On Nov. 18, President Obama signed a Continuing Appropriations Resolution bill to provide funding for the federal government and keep it solvent until Dec. 16. The bill set the fiscal year budgets for, among other departments, the Department of Agriculture.
However, for nearly two weeks, a provision in the bill went unnoticed -- one that lifted a 5-year-old ban on funding horse meat inspections -- until it came to the public eye Wednesday.
In essence, the lifting of the ban clears the way for horse slaughterhouses to open again.
Opponents, disappointed at the ban's lift, vow to fight for its overturn, saying that it will unnecessarily burden taxpayers with a pricetag of $5 million or more. All for a product that, with no demand in the United States, will have an almost 100 percent rate of export and almost exclusively benefit companies overseas.
Proponents of horse meat trading, on the other hand, say slaughterhouses could open within the next few months.
I'm glad this measure has been taken, said Sue Wallis, vice president of the non-profit, pro-slaughter organization United Horsemen, in a phone interview Wednesday afternoon. We have an opportunity to turn around the horsing world.
It's a world that Wallis, also a Wyoming lawmaker, said was devastated by a ban on funding that passed through Congress in 2006. It's against federal law to sell meat or ship it across state or country lines without inspection. In effect, the lack of funding put an end to horse slaughtering in the United States.
Like sticking a cob in the wedge of a machine, she said. You just stop everything.
On Wednesday, the USDA said in an emailed statement that there are no current establishments operating in the United States that slaughter horses for human consumption. But if a facility did open, the USDA said it would carry out its statutory mandate to ensure industry compliance with the Humane Methods of Slaughter Act.
The last slaughterhouse of horses in the U.S., Cavel International, Inc., closed in 2007 in DeKalb, Ill. Now, Wallis said she's heard from multiple groups interested in opening plants in 10 states -- Oregon, Montana, Wyoming, North Dakota, South Dakota, Nebraska, Missouri, South Carolina, Georgia and Tennessee.
Those decrying the ban's lift, such as Chris Heyde, the deputy director of government affairs for the Animal Welfare Institute, are skeptical of Wallis' claims. The AWI was the first group to bring the issue of horse slaughtering to Congress, and Heyde was involved in the drafting of the original bill.
I've heard opponents saying, 'We've got investors,' Heyde said. They've been saying that for three years.
In Wyoming, her own state, she said there was interest in one of the counties and that she had talked to the planning board. When we talked to them, they said they've never heard of her.
Another disagreement between both sides dealt with how the lift would affect taxpayers. Heyde said that when he discussed the cost of inspections in 2006 with Josh Bolton, President Bush's chief of staff, the figure came out to approximately $5 million.
He estimates it's much more than that now. And he notes what he sees as hypocrisy in a fiscally conservative Congress.
Where's the Tea Party on this? he said. With Congress, you wonder, are they really concerned about saving money, or just saving money from things they don't like?
Wallis, though, pushed back on that argument, saying the exports will benefit taxpayers because of the jobs created in the horse industry. She said compared to the millions of pounds of meat from cattle, hogs, chicken and other animals, the horse industry export is miniscule. Though interest is high, she only expects five or six companies to operate as slaughterhouses, at most.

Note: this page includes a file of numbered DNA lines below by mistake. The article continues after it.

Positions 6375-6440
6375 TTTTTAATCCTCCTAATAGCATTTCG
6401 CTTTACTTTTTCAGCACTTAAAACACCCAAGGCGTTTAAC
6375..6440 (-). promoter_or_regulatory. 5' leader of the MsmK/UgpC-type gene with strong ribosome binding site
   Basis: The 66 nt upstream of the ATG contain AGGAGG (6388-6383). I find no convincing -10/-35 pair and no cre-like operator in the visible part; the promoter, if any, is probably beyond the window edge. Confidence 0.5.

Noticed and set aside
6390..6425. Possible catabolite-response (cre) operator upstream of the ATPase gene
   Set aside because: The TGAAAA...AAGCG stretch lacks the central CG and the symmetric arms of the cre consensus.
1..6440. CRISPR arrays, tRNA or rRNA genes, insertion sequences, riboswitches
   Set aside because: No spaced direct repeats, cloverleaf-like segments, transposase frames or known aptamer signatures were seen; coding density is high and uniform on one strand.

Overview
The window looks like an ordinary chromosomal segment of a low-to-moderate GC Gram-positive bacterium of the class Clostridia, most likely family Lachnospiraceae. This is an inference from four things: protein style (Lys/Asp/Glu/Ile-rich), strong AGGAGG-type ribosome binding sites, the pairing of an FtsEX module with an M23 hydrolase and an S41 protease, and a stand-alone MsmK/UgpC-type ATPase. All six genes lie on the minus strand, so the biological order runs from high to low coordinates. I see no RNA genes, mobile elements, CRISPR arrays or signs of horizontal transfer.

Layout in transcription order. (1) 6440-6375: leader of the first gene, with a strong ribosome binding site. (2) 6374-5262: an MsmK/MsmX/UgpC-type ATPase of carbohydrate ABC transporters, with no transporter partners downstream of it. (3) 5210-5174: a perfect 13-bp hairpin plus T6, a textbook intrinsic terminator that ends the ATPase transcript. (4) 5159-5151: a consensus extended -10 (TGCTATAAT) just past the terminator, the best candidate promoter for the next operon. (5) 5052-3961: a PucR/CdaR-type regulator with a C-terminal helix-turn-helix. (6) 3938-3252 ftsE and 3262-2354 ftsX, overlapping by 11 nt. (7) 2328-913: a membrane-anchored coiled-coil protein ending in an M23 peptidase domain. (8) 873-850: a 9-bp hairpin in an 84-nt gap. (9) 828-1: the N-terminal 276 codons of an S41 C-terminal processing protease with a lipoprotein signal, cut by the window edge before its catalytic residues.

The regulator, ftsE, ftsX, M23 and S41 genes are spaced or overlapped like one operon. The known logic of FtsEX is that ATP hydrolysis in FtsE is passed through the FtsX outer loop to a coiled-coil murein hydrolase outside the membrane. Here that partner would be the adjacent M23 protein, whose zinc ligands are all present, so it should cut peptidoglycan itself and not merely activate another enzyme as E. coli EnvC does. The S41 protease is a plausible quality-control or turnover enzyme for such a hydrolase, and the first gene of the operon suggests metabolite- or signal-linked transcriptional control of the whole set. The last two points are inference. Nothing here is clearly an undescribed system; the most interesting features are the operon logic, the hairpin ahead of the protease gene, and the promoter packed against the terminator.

To say that the tiny horse-processing industry is going to create a unique burden on the American taxpayer is patently ridiculous, she said. The impact on the federal budget is going to be so tiny. If we restore the horse industry, that's going to be huge.
The restoration of the horse industry was the topic of a report issued in June by the U.S. Government Accountability Office, an independent, nonpartisan agency. It showed dramatic decline in the horse industry -- lower-to-medium-priced horses' value declined by as much as 21 percent. Though it admitted it lacked comprehensive national data, the report also said cases of horse neglect and abandoned horses rose since 2007.
And according to the report, the lack of funding for horse meat inspection simply shifted the business of horse slaughter to companies in Canada and Mexico. It said nearly the same number of U.S. horses was slaughtered across either border in 2010 as had been slaughtered in the U.S. before the funding stopped.
But Gail Vacca, the president of the Illinois Equine Humane Center, said the decline in the horse industry was a product of the unstable economy more than anything else. And she said the reintroduction of slaughterhouses would only lead to irresponsible breeding and a decline in quality on the horse market.
It'll be like a field day and a license to go breed as irresponsibly as they want to, Vacca said. It'll only create a larger problem. More horses will be of poor quality, which saturates the market with poor-quality horses. It's a bad thing for the horse industry overall.
Heyde, along with groups such as The Humane Society of the United States, are moving past the ban's lift by focusing on potential bills outlawing the practice of horse slaughter altogether. Wayne Pacelle, president and CEO of The HSUS, said potential bills already have 111 co-sponsors in the U.S. House of Representatives in a bipartisan measure lead-sponsored by Dan Burton (R-Ind.) and Jan Schakowsky (D-Ill.).
This is a terrible demonstration of callousness and selfishness in dealing with these great creatures, Pacelle said. It's a marginal industry with no domestic market.